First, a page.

Arup Basu: Brand owners must convey to the consumers that they need to pay for recyclability

"There are a bunch of enabling factors that are needed to allow us to recycle flexible packaging. There is an economic compulsion and logistics that need to be created," said Dr. Arup Basu, MD, Huhtamaki-PPL . Basu was addressing the audience at the 8th Global Summit on Specialty Films and Flexible Packaging in Mumbai.

24 Sep 2019 | By WhatPackaging? Team

Basu: Any industry which has a very high recycling rate has consumers who understand that he is paying for the product, for the protection and for recyclability

Basu stated that today convenience and flexibility are key trends shaping the food service industry and food on the go, especially. Instead of being tied to a certain place and time, consumers want to eat anything, anywhere and anytime." Basu added, "Now having seen the convenience, would we (as consumers) be willing to give up on it? Hence we need to moderate our behaviour. “We have good products, we have good technologies, just a bit of cleanup is needed. And as consumers all of us have a responsibility of cleaning up."

Basu who holds a PhD in composite materials talked about resource efficiency of flexible packaging viz-a-viz other materials. He said, “If we have an 80% recycling rate for metals; in a 50g metal, you have a 10g material loss. If I take an extreme example of zero recyclability for flexible packaging, it weighs only 5g and the total material loss is less than the metal loss. One truckload of flexible packaging is used in terms of equivalence of product being packed in 25 trucks of rigid packaging. This is the advantage of flexible packaging.”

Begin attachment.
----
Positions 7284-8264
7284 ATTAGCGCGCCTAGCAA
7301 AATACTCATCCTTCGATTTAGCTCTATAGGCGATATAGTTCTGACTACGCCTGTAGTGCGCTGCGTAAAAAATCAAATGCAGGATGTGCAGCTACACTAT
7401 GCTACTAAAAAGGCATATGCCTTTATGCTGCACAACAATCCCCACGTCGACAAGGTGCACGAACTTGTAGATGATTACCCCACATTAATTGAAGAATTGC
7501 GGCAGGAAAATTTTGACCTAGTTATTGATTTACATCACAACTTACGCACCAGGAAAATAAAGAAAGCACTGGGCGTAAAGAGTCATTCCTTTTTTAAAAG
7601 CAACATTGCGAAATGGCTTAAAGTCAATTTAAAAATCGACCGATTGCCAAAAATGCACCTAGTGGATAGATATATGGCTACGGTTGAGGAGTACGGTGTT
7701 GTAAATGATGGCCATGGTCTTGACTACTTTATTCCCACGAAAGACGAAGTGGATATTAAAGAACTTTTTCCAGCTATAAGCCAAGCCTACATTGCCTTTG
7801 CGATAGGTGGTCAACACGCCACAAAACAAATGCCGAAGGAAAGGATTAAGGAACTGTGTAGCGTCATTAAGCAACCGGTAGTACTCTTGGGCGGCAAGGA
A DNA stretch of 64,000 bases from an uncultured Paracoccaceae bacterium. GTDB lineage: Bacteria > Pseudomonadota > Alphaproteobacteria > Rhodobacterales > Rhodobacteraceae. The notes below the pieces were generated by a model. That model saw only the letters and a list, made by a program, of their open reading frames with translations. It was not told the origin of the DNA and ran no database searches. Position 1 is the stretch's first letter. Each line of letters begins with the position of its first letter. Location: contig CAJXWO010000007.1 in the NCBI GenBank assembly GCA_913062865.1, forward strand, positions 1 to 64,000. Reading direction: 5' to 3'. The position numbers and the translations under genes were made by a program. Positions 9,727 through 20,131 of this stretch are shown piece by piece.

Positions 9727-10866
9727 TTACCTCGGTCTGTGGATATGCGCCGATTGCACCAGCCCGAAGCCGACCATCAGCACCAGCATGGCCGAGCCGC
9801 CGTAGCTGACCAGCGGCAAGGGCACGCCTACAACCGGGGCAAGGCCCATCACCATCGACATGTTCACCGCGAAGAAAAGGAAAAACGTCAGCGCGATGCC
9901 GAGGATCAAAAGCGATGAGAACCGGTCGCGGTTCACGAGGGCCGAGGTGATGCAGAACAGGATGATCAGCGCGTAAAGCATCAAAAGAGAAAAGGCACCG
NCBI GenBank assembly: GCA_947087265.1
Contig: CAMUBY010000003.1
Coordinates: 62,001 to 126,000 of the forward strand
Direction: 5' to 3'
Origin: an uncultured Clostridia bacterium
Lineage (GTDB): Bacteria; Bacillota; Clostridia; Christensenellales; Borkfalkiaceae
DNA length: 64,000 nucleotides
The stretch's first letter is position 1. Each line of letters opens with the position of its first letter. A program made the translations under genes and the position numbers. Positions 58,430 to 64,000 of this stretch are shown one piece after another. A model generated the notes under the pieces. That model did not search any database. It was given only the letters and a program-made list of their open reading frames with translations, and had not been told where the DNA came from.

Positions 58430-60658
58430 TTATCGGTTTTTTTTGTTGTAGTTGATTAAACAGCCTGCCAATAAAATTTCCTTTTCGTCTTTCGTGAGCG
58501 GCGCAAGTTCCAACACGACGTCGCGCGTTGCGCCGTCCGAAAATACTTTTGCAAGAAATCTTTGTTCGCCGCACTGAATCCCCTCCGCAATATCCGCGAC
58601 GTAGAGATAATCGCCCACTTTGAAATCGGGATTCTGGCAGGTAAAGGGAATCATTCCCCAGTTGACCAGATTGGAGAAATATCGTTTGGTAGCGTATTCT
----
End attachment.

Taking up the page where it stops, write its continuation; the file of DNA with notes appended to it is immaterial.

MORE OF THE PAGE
"The carbon footprint of a return flight from India to the USA is the equivalent of 45 years of flexible packaging. So we are not destroying the planet by using flexible packaging," said Basu.

"Our industry occupies the middle space, raw materials come from the manufacturers and the end of life is headed somewhere else," explained Basu. He said, "Our industry can look at design, safety and shelf life. Safety and shelf life puts a huge stress on the packaging requirements. When longer shelf life are required, we have a challenge of keeping our promise of protecting what’s inside.”

Basu felt, “Our packaging recycling record is quite poor. And so, one good fallout that will happen from the new legislation is that it will increase the focus on recycling efforts."

Emphasizing on the need for communicating with consumers, Basu said, “Any industry which has a very high recycling rate has consumers who understand that he is paying for the product, for the protection and for recyclability. Consumers must be made aware of this."

Huhtamaki: At a glance

Huhtamaki's blueloop solutions consists of recyclable laminates with mono-material structures utilising PP, PE and paper

One way to understand the climate impact of paper cups is to compare it to driving a car. According to a life cycle analysis, which we co-commissioned, one cup with a lid has the same impact as driving 160-190 metres in a car

As part of Huthamaki's larger sustainability program in India, the company is installing state-of-the-art rooftop solar power units at six key manufacturing plants across the country

On 8 May, 2019, Charles Héaulmé, president and CEO Huhtamaki Oyj, Olli Koponen, executive vice president, flexible packaging Huhtamaki Oyj, Dr Arup Basu, managing director, Huhtamaki-PPL, the India senior leadership team and the employees of its Rudrapur plant inaugurated a brand-new nine-colour rotogravure printing press

Huhtamaki has over 17,000 employees, 77 manufacturing units and operations in 34 countries around the world. In India, the company has 17 plants


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